Short Takes: 01/06

Kidney transplants and infection; the growing problem of feline obesity

Infection Catches Up with Kidney Transplants

As the 20-year anniversary (1987) of the first feline kidney transplant approaches, researchers are getting the rest of the story. Infection is second only to rejection of the transplanted organ as the cause of death in cats that received new kidneys, according to a report in the Journal of the American Veterinary Medical Association (Vol. 227, No. 6).

Thats too bad, because the original story was such a happy one. Owners got to take home two cats for the (considerable) price of one kidney transplant – their original pet, spared the agonies of end-stage renal failure, and the donor cat, with one kidney left.

And the outcomes were gratifying to many cat owners and veterinarians alike. Some 42 percent of transplant recipients were alive and purring more than three years after the operations. For others, however, problems arose with the immunosuppressive drugs (usually a combination of cyclosporine and prednisolone) that keep a transplant recipient from rejecting donor organs. 

More than a third of transplant recipients in the study had died or had to be euthanized as a result of infection. About half of the infections started within 75 days of the operation, prompting  researchers to predict: In the future, reductions in infectious complications may result from our ability to monitor and adjust the immunosuppressive drug regimen.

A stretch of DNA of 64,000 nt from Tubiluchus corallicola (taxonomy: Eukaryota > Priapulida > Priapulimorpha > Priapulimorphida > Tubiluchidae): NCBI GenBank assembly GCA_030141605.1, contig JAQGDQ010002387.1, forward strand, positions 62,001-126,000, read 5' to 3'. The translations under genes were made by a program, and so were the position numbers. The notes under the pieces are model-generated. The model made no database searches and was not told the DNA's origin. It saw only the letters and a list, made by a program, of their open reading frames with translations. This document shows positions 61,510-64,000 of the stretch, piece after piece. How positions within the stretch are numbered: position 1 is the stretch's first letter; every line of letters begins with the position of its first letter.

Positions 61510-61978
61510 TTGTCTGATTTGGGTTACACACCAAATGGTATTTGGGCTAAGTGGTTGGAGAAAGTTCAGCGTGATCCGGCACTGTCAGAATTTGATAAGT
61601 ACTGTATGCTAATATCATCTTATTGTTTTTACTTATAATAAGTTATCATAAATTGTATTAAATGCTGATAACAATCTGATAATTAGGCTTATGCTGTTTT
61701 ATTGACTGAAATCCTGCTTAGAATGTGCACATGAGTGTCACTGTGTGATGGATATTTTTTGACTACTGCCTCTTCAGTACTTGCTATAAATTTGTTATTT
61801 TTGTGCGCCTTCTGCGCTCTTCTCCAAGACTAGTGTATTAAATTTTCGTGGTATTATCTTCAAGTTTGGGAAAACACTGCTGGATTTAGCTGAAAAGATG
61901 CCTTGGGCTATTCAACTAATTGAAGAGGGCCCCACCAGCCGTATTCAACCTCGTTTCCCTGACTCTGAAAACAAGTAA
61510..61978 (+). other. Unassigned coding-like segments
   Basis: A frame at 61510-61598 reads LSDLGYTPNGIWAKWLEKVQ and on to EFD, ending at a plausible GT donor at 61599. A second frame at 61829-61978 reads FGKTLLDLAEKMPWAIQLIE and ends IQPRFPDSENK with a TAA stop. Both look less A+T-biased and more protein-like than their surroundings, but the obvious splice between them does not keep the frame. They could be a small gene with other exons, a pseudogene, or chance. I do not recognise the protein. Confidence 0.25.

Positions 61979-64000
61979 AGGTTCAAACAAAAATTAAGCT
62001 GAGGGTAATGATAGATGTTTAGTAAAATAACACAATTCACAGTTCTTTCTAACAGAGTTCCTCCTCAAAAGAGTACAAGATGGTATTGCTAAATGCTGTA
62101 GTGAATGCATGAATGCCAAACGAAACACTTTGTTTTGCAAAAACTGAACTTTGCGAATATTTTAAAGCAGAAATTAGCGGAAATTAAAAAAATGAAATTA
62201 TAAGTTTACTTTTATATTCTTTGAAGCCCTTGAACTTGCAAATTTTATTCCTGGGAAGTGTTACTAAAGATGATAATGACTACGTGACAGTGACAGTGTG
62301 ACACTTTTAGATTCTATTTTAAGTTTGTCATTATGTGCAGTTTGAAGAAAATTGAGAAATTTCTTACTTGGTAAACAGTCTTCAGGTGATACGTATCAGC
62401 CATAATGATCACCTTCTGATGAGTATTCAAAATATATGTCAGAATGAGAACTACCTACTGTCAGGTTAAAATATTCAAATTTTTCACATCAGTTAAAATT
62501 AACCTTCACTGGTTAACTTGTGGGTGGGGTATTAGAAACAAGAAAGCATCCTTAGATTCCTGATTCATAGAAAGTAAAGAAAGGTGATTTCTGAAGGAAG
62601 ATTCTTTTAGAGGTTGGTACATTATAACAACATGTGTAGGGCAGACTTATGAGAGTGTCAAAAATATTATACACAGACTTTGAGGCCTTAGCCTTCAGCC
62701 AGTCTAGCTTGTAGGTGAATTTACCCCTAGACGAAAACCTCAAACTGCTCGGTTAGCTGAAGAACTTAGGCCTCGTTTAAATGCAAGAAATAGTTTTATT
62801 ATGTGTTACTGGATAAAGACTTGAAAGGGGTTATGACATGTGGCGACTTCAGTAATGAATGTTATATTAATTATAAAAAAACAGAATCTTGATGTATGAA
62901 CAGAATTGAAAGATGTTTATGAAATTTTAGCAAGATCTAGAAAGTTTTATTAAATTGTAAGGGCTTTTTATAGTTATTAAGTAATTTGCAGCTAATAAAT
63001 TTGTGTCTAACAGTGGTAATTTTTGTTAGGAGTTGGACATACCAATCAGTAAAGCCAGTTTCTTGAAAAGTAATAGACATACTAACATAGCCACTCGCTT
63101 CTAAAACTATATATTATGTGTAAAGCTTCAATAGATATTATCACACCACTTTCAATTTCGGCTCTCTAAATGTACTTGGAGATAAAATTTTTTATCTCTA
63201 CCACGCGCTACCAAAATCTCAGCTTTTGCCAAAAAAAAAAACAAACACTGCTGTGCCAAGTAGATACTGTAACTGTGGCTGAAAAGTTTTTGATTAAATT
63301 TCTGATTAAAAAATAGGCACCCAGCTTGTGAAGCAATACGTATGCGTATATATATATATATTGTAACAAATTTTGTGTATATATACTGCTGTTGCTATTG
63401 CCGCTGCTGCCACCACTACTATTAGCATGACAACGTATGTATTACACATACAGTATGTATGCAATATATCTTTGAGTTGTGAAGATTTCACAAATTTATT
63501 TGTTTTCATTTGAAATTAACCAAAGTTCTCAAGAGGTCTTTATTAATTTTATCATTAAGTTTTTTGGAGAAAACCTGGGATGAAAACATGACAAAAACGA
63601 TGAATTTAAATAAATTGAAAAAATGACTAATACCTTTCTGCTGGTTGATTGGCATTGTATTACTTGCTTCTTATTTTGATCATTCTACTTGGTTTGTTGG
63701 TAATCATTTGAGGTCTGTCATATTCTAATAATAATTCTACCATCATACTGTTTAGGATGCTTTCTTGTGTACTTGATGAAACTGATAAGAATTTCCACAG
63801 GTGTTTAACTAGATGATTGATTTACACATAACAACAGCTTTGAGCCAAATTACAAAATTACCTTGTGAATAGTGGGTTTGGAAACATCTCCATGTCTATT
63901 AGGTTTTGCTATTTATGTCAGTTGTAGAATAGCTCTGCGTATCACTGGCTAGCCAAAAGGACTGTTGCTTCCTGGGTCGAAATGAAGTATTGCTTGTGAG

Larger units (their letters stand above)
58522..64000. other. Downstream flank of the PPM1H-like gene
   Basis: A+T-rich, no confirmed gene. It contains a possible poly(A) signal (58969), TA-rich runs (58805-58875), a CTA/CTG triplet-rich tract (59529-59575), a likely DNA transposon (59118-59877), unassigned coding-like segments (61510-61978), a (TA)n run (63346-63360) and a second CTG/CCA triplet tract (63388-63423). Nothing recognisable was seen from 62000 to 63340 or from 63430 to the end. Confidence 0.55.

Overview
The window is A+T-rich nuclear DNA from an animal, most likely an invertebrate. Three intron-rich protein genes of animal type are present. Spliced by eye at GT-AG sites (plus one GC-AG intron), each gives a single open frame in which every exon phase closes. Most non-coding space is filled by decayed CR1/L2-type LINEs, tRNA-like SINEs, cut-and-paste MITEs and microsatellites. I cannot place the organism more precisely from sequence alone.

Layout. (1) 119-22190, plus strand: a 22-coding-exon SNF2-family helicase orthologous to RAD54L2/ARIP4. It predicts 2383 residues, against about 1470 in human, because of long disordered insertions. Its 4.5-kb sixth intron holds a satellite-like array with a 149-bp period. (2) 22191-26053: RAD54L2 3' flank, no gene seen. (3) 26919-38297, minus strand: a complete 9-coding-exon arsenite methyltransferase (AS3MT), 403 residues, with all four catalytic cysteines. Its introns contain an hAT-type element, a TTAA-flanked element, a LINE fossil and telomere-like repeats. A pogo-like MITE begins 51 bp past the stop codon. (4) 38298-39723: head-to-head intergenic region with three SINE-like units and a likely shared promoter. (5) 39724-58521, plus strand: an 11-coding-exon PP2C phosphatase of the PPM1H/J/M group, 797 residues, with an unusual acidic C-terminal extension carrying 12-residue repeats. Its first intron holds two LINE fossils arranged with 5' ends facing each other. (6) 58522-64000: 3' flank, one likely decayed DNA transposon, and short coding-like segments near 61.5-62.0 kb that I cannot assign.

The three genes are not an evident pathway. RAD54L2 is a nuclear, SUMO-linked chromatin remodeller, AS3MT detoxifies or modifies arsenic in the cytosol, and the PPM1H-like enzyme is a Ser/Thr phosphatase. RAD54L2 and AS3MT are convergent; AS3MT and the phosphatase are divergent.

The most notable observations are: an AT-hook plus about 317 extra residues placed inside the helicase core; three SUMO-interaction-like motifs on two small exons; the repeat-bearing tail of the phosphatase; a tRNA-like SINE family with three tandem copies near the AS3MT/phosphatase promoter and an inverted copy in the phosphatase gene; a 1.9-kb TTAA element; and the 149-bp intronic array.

Rising Concern Over Feline Obesity

Expect a lecture from your veterinarian if your cat is 10 percent to 15 percent over its ideal weight. Goaded by pet insurance companies such as industry leader Veterinary Pet Insurance (VPI) of Brea, California, and by expert advisers to trade journals, such as Dr. Ernest Ward Jr. at Veterinary Economics, veterinarians are getting up the nerve to say: Your cats too fat.

Just kidding. What youll more likely hear is a variation of this scripted line from Dr. Ward: Mrs. Smith, I know you try to keep Fluffy healthy, and one of the best things you could do is control her weight. Feline diabetes and osteoarthritis are only two results of obesity in cats, explains Dr. Ward.

 Heres a statistic to help you understand where VPI is coming from: An estimated 40 percent of American household pets are obese or overweight. 

If that estimate is true for cats, it represents a startling increase since 1998, when Cornells Dr. Janet Scarlett published her landmark study (Journal of Nutrition, Vol. 128, No. 12) titled Diet and Feline Obesity. The epidemiologist said at the time that an estimated 20 percent of American cats were too heavy and an additional five percent were downright obese (based on a 1991-92 survey of veterinarians patients across the United States).

Veterinarians are being counseled to help cat owners trim down their pets. Pet food companies are coming up with special formulas. And more veterinary clinics are offering do-it-yourself weigh-ins, available without making an appointment – and without a lecture.